Women’s Aid launch a petition for a 'Violence Against Women and Girls Strategy' in NI
Northern Ireland is the only part of the United Kingdom that does not have a specific strategy dedicated to tackling gender-based violence to help bring an end to violence against women and girls.
Domestic abuse and gender-based violence disproportionately affects women and girls, however here in NI there is nothing in place to address this. Specific strategies give clear responsibility for regional governments to ensure a meaningful response to stop gender-based violence against women and girls. Women’s Aid are now calling on the Assembly to take action and develop a strategy that brings NI in line with the same standard as the rest of the UK.
Women’s Aid NI have emphasised that a strategy tackling gender-based violence will not discount the valid experiences of other gender identities, but instead will address the reality of the situation which is that women and girls are disproportionately affected.
The rates of femicide in Northern Ireland in 2017 were the highest rates in the whole of Europe per head of population. In the year 2019/2020, PSNI responded to 32,105 incidents of domestic abuse, with domestic abuse accounting for 17% of all crime reported to police. In the same year Women’s Aid supported 561 women and 316 children in refuges and across community outreach we supported 5,536 women and 5,143 children who have experienced domestic abuse right across Northern Ireland.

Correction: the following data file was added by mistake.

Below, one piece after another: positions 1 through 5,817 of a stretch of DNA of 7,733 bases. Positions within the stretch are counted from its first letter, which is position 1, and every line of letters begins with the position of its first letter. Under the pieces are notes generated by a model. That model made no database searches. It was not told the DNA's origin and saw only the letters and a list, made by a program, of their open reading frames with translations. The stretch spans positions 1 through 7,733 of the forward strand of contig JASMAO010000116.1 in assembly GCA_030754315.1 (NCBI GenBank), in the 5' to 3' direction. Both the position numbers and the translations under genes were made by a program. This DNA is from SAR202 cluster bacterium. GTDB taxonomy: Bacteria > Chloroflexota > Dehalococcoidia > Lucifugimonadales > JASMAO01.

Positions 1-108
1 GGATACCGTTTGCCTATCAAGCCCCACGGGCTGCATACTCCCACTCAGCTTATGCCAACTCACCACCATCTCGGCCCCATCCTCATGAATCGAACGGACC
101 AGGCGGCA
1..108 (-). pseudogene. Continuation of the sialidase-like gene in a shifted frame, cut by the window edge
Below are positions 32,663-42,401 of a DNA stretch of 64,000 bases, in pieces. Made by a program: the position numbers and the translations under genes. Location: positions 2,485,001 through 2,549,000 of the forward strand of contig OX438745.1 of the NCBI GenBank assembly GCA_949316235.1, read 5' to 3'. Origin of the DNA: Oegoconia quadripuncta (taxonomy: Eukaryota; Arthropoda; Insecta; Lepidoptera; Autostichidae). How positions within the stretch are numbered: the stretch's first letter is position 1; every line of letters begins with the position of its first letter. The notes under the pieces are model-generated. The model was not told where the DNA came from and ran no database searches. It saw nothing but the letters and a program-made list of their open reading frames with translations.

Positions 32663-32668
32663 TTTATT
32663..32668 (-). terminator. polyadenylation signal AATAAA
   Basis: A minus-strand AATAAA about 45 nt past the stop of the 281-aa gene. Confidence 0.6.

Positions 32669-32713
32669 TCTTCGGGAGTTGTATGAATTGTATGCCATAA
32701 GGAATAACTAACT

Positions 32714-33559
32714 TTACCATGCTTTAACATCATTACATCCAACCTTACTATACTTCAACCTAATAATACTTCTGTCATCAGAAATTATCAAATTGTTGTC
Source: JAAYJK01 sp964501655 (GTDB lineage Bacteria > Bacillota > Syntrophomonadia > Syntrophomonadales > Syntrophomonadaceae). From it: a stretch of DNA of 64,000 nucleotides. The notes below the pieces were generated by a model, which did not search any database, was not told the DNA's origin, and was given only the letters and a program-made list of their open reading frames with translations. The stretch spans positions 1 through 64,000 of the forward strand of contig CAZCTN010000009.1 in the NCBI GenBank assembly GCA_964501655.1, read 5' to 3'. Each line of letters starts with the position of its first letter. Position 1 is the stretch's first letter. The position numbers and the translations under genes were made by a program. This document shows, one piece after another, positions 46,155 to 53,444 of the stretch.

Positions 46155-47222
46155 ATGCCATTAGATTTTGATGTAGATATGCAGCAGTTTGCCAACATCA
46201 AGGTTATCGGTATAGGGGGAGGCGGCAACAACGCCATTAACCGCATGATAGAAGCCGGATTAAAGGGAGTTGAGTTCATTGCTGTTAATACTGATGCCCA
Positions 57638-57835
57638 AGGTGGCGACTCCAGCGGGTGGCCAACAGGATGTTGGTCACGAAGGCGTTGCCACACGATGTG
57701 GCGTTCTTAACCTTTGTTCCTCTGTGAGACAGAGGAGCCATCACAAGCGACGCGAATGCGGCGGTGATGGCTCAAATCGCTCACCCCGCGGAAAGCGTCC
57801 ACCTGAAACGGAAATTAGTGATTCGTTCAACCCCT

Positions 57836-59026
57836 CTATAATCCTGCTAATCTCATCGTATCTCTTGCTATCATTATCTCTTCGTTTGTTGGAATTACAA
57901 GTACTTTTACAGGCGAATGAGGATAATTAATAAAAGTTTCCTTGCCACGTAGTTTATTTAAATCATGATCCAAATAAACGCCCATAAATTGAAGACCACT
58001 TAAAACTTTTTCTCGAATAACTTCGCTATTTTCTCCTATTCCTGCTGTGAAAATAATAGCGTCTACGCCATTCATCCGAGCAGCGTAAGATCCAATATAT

Sarah Mason, CEO of Women’s Aid Federation NI said, “We are calling on the Northern Ireland Assembly to take this issue seriously and act now to put in place a VAWG strategy to ensure women and girls in Northern Ireland are treated fairly and have equality across the UK. Women’s Aid will lobby to garner support across the public in Northern Ireland and also seek support from across the UK to ensure parity in NI is achieved.”
Domestic and sexual abuse continues to be under-reported and prosecutions remain low and, as noted by CEDAW, Domestic Abuse Legislation in Northern Ireland remains inadequate. To effectively tackle violence against women, coordinated action from government is required, including preventative measures, early intervention and protection, victim-centred justice to address the lack of services and barriers faced by women and girls.
Violence against women is an issue that transcends borders, class and socio-economic status. It impacts women and girls in all societies.
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